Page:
Proper 18650 Battery Storage
Have you ever wondered if just putting your batteries in the fridge is the proper way to store them and extend their usability? We can answer that.
The recommend storage temperature for most batteries is indeed 15 degrees Celsius (hence your fridge). The lowest they should be stored is minus 40 to minus 50 Celsius. Lead acid should be kept at full charge during storage, but nickel and lithium based make-ups should be stored at around 40% state of charge (SoC) to minimize age-related capacity and yet allow the battery to self-discharge and stay in operating condition.
It is hard to that magic 40% SoC since the open circuit voltage (OCV) of batteries is difficult to estimate. The best way is to use voltage as a rough energy indicator. The SoC of lithium-ion is about 50% at 3.80V/cell and 40% at 3/75V/cell. The lithium-ion should be allowed to rest for about 90 minutes after charge or discharge before checking the voltage.
SoC on nickel-based batteries is the most difficult to determine. This is caused by a flat discharge curve, agitation after charge and discharge, and voltage change on temperature. There really is no practical estimation tool for nickel-based batteries. Since the storage charge level is not critical, just add some charge if the battery is empty (don’t if it is not), and then keep it in a cool dry storage place.
Storage always causes batteries to age. On the other hand, elevated temperatures speed up permanent battery capacity loss. Lithium-ion batteries in particular are often exposed to high temperatures; consider how many people leave their cell phones or laptop computers in hot places like the front seat of their car on a sunny day. Conversely, low temperatures and partial SoC slow the aging process, but cannot stop it.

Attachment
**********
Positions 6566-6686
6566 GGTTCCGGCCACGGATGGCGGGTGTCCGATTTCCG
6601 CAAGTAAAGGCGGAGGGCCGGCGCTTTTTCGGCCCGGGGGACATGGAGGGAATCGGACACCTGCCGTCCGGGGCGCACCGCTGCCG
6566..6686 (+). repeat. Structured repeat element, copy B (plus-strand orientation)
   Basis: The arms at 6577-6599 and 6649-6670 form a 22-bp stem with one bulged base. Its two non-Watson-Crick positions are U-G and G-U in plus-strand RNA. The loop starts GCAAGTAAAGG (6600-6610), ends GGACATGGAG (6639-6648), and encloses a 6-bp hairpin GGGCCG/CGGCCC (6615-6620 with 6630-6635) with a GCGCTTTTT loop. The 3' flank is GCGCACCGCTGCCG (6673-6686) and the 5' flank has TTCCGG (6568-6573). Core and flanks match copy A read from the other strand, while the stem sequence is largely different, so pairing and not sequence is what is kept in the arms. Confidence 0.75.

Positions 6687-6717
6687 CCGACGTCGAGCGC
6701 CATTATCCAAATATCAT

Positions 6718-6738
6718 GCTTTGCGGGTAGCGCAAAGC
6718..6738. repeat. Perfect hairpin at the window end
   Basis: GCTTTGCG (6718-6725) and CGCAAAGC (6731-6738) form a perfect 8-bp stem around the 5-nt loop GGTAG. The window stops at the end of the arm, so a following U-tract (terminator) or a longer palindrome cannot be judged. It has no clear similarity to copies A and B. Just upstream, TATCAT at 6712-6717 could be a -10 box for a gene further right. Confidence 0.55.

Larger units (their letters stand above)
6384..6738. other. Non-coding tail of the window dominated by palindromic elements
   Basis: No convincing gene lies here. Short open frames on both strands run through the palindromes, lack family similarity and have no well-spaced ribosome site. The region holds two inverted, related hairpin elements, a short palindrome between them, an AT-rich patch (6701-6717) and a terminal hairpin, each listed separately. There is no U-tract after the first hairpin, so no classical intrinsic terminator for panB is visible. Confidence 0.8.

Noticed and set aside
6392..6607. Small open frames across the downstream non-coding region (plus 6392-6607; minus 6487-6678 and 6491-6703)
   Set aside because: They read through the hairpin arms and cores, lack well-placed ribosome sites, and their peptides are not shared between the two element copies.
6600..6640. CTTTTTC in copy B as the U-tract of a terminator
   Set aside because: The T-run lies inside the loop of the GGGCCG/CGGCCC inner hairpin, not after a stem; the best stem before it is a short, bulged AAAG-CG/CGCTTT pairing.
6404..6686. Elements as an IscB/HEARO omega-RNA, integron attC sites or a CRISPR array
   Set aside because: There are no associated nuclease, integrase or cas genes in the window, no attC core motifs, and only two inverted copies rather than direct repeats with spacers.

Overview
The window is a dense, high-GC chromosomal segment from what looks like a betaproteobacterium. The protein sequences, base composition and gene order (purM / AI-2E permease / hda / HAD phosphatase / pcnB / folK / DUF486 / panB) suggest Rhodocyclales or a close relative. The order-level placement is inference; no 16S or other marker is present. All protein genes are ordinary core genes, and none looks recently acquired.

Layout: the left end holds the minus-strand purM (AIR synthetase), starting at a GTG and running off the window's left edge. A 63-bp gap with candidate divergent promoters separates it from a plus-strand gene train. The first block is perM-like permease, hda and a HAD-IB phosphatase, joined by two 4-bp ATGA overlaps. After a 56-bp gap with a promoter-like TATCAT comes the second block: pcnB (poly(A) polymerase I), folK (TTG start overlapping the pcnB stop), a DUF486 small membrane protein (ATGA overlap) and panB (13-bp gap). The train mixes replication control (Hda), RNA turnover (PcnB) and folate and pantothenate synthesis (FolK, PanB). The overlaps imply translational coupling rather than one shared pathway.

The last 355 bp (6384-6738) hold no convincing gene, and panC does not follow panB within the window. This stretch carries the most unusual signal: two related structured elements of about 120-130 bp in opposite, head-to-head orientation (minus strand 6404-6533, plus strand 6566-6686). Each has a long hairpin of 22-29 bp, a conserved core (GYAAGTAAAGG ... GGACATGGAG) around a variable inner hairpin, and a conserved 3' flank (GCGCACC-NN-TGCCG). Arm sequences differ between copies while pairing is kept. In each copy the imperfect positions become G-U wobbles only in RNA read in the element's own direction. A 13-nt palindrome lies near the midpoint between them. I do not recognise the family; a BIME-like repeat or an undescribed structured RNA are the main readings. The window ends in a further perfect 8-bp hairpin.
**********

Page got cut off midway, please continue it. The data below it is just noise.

Another factor that will shorten the life of your battery is overcharging it, or keeping it at the maximum charge voltage for extended periods. Batteries are like people: they must have the opportunity to relax after being charged, even if they are just allowed to stay on a float or trickle charge.
A sealed lead acid battery can be stored for up to two years. However, it is important that you monitor the voltage or gravity and charge up the battery if the battery falls to a 70% SoC or lower. Low charge causes an oxidation layer to form on the negative plate and inhibit the flow of current; this is called sulfation, which can prevent the charging of small sealed lead acid cells.
Here are some basic guidelines to follow when storing your batteries:
– Remove the batteries from the equipment and store them in a cool dry place.
– Lead acid must be charged before storing; monitor the voltage or gravity often and apply a boost if it falls below 2.10V/cell or an SG below 1/225.
– Avoid freezing, and remember that batteries in a discharged state freeze more easily than those that are not.
– Alkaline and primary lithium batteries can be stored for up to ten years with moderate loss of capacity.
– Nickel-based batteries can be stored for five or more years, even at zero voltage; then prime them before use.
– 18650 batteries must be stored in a charged state; 40% is ideal. This will ensure that the battery will not drop below 2.50V/cell with self-discharge and go dormant. Discard them if the voltage goes below 2.00V/cell for more than seven days.
Following these simple guidelines should help you extend the life of your batteries and get more use out of them. If you are using a laptop rental, ask the rental provider what battery care is taken; you do not want to rent a laptop that will not perform at its peak when you most need it.
Remember to always handle your batteries safely. Wear safety gloves when handling lead, cadmium or electrolytes. If a battery were to ever rupture while you are handling it, and you are unable to avoid exposure, flush with water immediately and call your doctor.